So how do we assist people to internalize a healthy integrated self-image? Well, first of all, by recognizing that every person is complete in every moment of his or her life. Even in the presence of a significant loss (whether it is blindness or the ending of a marriage) a person is always a unique individual.
By starting here we can assist the people we are working with to stay balanced in their life experience. One of the difficulties of having a disability (particularly visual impairment) is that the entire focus of attention moves to the disability. For some people becoming blind is the worst thing that ever happened to them. For others it is not the most traumatic event of their lives.
The over-focusing on the visual impairment is what causes many blind folk to either hide or exaggerate their visual disability. As you see from the Frame essay either choice is a no-win situation. We blind folk do this to try and protect our survival and provide some level of comfort, but it takes tremendous energy to maintain either position and can be hard on our self-image.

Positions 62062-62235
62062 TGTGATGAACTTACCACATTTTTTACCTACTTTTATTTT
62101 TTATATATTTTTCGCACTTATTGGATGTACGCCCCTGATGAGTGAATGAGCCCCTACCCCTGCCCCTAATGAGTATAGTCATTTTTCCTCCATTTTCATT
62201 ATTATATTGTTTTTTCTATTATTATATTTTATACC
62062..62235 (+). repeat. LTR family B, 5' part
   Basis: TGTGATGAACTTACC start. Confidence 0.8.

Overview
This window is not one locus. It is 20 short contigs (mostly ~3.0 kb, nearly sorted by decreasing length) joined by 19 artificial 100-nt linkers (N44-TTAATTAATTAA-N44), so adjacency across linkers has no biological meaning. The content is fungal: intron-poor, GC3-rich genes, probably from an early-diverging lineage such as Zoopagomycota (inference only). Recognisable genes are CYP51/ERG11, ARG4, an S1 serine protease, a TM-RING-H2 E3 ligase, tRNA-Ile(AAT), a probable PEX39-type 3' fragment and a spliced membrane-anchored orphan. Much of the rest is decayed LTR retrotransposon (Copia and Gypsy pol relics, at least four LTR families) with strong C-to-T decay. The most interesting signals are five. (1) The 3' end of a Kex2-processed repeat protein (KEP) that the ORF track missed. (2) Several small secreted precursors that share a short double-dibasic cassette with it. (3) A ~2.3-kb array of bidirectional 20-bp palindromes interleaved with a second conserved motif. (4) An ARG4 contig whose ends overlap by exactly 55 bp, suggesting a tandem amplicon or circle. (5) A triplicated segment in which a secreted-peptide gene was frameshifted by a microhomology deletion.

If a sighted man gives a flower to a blind woman she may not be sure whether he is doing it because he thinks she is pretty or if he feels sorry for her. This is the level of self-awareness that many people with visual impairments deal with every day. It brings up all sorts of questions about self-identity and how to manage who we are in the interaction.
So how can we assist someone with these issues of self-esteem? First of all we check in with our own feelings of self-esteem. What catches our attention when we are communicating with someone who is visually impaired may be only a mirror of our issue, not an actual concern of the individual. Be mindful that there is often an underlying assumption that people who are blind or visually impaired have low self-esteem. They may or may not.